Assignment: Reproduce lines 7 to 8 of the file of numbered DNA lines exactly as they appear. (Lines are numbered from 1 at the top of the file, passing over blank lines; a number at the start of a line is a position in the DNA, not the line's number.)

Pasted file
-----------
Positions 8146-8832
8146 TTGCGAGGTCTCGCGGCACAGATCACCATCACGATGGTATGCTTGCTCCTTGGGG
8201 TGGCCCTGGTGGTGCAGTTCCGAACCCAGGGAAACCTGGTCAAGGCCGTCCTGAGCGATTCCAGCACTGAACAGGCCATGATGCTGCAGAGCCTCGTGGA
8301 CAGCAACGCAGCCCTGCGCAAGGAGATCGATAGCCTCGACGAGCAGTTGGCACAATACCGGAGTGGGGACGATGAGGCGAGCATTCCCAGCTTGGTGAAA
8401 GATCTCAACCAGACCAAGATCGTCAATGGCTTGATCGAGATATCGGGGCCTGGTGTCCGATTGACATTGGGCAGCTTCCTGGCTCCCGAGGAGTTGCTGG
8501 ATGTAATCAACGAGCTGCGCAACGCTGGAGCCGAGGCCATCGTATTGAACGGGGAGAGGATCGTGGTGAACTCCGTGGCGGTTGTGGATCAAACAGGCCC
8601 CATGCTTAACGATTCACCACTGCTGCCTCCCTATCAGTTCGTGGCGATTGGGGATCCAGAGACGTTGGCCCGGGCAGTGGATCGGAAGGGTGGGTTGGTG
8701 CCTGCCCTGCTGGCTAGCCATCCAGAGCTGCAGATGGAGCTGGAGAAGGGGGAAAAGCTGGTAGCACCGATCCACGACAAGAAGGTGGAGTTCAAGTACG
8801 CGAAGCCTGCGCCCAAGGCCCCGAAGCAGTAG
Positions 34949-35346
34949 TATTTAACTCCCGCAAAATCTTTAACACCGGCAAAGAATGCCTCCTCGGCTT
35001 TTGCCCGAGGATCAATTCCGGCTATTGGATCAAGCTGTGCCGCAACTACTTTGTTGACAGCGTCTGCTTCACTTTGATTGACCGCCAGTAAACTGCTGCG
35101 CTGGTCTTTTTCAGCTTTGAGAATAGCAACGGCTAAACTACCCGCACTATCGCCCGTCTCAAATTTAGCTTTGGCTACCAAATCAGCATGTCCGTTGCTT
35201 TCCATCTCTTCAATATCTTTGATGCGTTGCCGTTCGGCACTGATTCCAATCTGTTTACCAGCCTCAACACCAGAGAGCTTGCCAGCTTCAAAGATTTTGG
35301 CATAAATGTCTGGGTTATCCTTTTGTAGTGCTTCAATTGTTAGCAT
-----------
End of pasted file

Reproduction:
8601 CATGCTTAACGATTCACCACTGCTGCCTCCCTATCAGTTCGTGGCGATTGGGGATCCAGAGACGTTGGCCCGGGCAGTGGATCGGAAGGGTGGGTTGGTG
8701 CCTGCCCTGCTGGCTAGCCATCCAGAGCTGCAGATGGAGCTGGAGAAGGGGGAAAAGCTGGTAGCACCGATCCACGACAAGAAGGTGGAGTTCAAGTACG